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Was Keystone XL Pipeline Delay Politically Motivated?

This article was originally posted on InsideSources.com

In a move that angered both pipeline proponents and bipartisan members of the U.S. government, a decision to allow Keystone XL to be built was once again delayed on Friday, April 18.

Phase IV of the Keystone Pipeline system, known as Keystone XL, was proposed in 2008 and has been the subject of much dissension ever since. There is debate amongst environmentalists, the oil industry, and economists about its purpose and the climate ramifications that this project will incur. Proponents insist the project will strengthen our economy, create jobs, help limit railcar accidents, and ensure energy independence for the United States. Opponents believe that this oil will instead travel by ship to areas like China, create only minimal jobs, and turn the pipeline into a major environmental catastrophe.

What isn’t disputable is the significant gain in bipartisan support to allow Keystone XL to be built. A growing number of Democrats have been putting pressure on the Obama administration to give the go-ahead for the pipeline. Which raises the question, why have there been multiple delays in allowing its production?

The midterm elections are coming up in the fall of 2014, and the timing of this delay is suspicious at best. Sen. Mary Landrieu, D-La. stated

Today’s decision by the Administration amounts to nothing short of an indefinite delay of the Keystone Pipeline. This decision is irresponsible, unnecessary and unacceptable. By making it clear that they will not move the process forward until there is a resolution in a lawsuit in Nebraska, the administration is sending a signal that the small minority who oppose the pipeline can tie up the process in court forever. There are 42,000 jobs, $20 billion in economic activity and North America’s energy security at stake.

The lawsuit is challenging the state’s pipeline siting law. Three Nebraska landowners are questioning the proposed route that the pipeline should take. The suit could extend well past the November elections and only affects the pipeline’s possible route, not its fate. That falls into the hands of the Obama administration, which has the final say.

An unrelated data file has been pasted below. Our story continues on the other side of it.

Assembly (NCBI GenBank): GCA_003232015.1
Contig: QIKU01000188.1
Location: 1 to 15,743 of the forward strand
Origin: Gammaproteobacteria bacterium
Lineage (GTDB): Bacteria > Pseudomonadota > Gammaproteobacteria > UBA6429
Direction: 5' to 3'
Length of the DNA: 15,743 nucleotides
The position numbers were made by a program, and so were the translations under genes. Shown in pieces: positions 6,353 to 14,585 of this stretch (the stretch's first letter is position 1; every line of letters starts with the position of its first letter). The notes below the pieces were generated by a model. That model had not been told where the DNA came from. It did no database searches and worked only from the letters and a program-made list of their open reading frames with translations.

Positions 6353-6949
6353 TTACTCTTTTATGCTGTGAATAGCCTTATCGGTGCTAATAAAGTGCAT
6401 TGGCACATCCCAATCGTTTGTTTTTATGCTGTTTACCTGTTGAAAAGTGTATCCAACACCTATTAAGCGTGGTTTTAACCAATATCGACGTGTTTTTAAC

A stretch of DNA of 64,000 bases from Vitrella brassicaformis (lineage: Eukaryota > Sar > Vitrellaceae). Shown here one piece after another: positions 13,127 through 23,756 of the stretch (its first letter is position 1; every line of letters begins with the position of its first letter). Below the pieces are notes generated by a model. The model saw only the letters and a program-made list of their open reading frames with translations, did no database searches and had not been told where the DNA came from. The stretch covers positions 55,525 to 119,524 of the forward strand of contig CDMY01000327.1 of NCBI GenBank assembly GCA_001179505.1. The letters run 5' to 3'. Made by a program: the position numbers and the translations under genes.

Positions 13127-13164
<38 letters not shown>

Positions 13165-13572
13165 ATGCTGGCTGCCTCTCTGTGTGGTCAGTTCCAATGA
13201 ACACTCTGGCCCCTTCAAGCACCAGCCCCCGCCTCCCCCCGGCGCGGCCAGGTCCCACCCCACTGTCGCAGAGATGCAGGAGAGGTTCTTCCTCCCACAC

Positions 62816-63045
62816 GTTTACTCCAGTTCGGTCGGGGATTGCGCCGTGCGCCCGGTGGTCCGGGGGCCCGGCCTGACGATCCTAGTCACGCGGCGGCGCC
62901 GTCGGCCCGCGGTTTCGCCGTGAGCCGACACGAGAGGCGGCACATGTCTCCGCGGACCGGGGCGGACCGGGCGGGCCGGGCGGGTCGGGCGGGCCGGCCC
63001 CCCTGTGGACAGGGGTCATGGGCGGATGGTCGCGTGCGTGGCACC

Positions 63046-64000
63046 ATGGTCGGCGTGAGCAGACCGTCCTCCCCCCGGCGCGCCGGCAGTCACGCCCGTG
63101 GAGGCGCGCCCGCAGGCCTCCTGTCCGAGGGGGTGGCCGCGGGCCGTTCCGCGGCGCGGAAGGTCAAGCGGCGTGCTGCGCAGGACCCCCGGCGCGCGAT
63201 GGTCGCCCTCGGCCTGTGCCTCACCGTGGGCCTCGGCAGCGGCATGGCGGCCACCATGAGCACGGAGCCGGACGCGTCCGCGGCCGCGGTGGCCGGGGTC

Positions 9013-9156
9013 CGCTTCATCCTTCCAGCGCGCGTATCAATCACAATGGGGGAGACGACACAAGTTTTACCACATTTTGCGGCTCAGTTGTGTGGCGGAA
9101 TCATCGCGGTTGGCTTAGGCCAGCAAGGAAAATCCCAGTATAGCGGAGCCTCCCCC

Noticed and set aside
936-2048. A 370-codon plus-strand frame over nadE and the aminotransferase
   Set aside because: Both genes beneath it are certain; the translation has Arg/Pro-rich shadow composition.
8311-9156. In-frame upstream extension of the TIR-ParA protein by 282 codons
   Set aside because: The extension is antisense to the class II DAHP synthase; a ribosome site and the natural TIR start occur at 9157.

Interestingly, several senior State Department officials who declined to be named, denied in a conference call to reporters that the decision was politically based. Yet this same department released a report in January claiming the pipeline would not worsen carbon pollution. If they are confident in the safety of the pipeline, why should they have delayed its approval yet again?

Environmentalist Tom Steyer stated that Keystone XL will “significantly increase carbon pollution (via) some of the world’s dirtiest oil.” Those in favor of the pipeline insist otherwise. The oil produced in Alberta will not stop if Keystone XL is rejected. Proponents feel that is the exact reason the U.S. should stop relying on importing over 40% of its oil from distant neighbors such as Africa, Venezuela, and the Persian Gulf, and instead continue its friendly relationship with Canada.

Does the Obama administration really believe Keystone XL is a misguided idea that should ultimately be rejected in favor of other ways to secure our energy future? Or is this being done to buy time to ensure the Democrats maintain a Senate foothold in 2015? Political pandering is nothing new. Every administration has done it and will continue to do so.

So, how will this all end? Making this announcement late on a Friday has raised the suspicions of both parties. The general consensus is that this decision was really done to ensure a Democratic win in November, not because of a lawsuit. If this project was approved now, it’s conceivable that the backlash from Democratic voters (and approval of Republican voters) would be enough to remove some politicians from office. After the elections, perhaps we’ll finally get our decision on Keystone XL; the results will be interesting.

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